성경 본문: 사도행전 10:34-43
설교자: 김기대 목사
Humankind Meets The Truth
People seek the Truth in this world. Why am I in this world, and what is the goal of my life? What is right, and what is wrong? This has been the question of humankind across the ages.
Our curiosity distinguishes us from animals. Of course, animal experiments show that monkeys and animals also have some degree of curiosity. New objects pique their interest.
But human curiosity is superior to that of animals. Humans have not only curiosity towards the material world, but also towards human themselves, and towards the spiritual. That makes us human.
Biologically, we are animals. It doesn’t matter where we stand on the creation vs evolution debate. Our bodies resemble those of other animals.
However, the nature of humankind ought to be found not in our biological features, but in that which is inherent to us which makes us human. When we see people who do seem to have lost their humankind-like nature, we call them “inhumane”.
What kind of person is an inhumane person? Is it because they look different from the rest? Or sport a different attire, or skin color? No. It’s when they have lost their human touch, that we call them “inhumane”.
We can’t say the same of animals. Expressions like “un-wolf-ly”, “un-tiger-ly”, “un-dog-ly”, are not in our vocabulary. This makes humans unique.
Humans have sought the Truth in various ways. Where did Socrates seek the Truth? He said, “Know Thyself”. He believed that self-understanding was essential to reaching the Truth.
The largest streams of philosophy and literature onwards have concerned themselves with finding themselves. It’s been a very long time since Socrates’, but some still seek the Truth.
A religion that takes on a similar approach is Buddhism. Buddhism is also about finding oneself. With a small twist. Buddhism says from the onset: “there’s no such thing as ‘oneself’. It’s nothingness”.
This is very hard to grasp. I do exist, but I’m taught that it doesn’t exist. People engage in lifelong self-flagellation and meditation to understand this teaching.
One may grow spiritually through self-flagellation and meditation, but all one achieves through it is simply coming back to the answers one already knew from the onset, or at worst, dying before even reaching that point.
In contrast, what does Christianity say about humankind? It defines humans as sinners. For the proud, modern man, a religion that starts right off the bat defining one as a sinner is a tough sell.
They ask, “why do I have to be a sinner? What did I do wrong?” However, let us think about this: aren’t we all sinners? Paul Ekman, a prominent research psychologist, found that an average person makes 200 lies a day.
Give it 8 hours of sleep, and it comes down to one lie every 4.8 minutes. A german person by the name of Jurgen Schmieder read about this research, and did a “Lies Fast” during Lent.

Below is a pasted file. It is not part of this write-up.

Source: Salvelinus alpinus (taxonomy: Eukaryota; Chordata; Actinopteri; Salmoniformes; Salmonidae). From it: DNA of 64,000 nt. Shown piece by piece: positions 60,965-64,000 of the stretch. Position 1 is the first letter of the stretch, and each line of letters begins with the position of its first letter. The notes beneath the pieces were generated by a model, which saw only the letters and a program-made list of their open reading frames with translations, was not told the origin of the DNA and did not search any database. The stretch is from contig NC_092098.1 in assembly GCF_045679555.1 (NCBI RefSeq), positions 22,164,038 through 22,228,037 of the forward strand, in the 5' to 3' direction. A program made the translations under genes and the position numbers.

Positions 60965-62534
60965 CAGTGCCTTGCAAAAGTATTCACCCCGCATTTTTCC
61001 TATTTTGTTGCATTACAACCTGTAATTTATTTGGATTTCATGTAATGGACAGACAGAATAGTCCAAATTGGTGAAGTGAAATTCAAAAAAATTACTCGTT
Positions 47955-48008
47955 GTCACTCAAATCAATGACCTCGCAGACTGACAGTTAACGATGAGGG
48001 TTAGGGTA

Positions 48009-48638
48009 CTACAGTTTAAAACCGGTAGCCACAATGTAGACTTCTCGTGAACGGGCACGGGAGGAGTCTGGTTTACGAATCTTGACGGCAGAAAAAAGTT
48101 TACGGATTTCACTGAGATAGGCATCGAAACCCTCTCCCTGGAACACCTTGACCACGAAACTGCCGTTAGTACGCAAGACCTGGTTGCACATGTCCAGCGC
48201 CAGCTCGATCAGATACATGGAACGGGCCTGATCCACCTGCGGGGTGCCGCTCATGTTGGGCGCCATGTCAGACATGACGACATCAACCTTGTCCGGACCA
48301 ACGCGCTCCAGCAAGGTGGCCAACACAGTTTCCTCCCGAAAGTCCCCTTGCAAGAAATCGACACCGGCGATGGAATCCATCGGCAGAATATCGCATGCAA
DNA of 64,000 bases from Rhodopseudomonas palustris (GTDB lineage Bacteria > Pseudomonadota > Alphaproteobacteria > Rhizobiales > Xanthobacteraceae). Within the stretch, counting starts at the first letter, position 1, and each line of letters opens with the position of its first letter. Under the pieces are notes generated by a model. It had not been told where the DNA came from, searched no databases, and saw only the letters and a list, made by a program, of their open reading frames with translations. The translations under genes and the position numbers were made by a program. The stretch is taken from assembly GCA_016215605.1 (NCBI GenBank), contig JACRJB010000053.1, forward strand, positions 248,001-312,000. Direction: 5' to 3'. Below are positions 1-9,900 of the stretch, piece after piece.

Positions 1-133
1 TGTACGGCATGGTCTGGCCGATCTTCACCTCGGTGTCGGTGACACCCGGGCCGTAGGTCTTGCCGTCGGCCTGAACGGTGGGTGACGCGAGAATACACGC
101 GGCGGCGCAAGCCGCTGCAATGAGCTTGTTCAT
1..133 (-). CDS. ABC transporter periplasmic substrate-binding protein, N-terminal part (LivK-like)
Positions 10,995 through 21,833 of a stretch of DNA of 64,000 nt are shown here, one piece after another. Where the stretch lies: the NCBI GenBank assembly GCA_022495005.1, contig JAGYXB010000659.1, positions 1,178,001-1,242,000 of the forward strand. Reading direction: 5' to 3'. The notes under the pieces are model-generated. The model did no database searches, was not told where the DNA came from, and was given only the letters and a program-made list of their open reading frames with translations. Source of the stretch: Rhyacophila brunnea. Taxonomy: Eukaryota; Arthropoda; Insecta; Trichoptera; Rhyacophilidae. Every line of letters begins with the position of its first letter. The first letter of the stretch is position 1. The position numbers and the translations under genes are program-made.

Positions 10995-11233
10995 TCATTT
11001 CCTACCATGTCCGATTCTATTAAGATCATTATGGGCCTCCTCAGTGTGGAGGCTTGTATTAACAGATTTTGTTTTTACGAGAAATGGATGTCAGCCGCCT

Not some light commitment a la “I shall not eat chocolates”, but abstaining from lying altogether. What he discovered, however, is that humans cannot live without lying. Lies are a minor sin, but sin regardless.
Some will defend themselves saying “Am I the only liar? Everyone lies, anyway”. But then, the person is actually committing a second sin. In addition to lying, they also committed
the sin of bringing along third parties to the person’s own sin. During medieval times, gluttony and anger were also considered sins. If you try to avoid these sins, you better be praying all day, without meeting anyone.
However, this is a sin too! For someone able to not be doing any meaningful work and staying closeted all day to avoid sin, is the sin of slothfulness.
What can we Christians say, then, when Socrates asks us to know ourselves?
We should respond, with confidence and some shame: “I know myself – I am a sinner”.
In Christianity, the next Truth after knowing ourselves is to know who it is that created us. When and where did my being begin? Who is it that created me, who made it possible for me stand here today?
Humankind has always asked this question when seeking the Truth. And we have found that it was God who created us. But the first human made a big mistake, and we lost our relationship with God. To restore this relationship, God sent Jesus Christ to earth.
Now people know that I am a sinner. We also know that God created us. We know two Truths, but these two truths do not seem to connect. What use is Truth when even two of them do not connect?
Enter Resurrection. Resurrection is the event that brings home the first Truth and second Truth. Humankind learned that it is a sinner, but cannot meet that who created them – because the gap is so large. This is not possible for humans.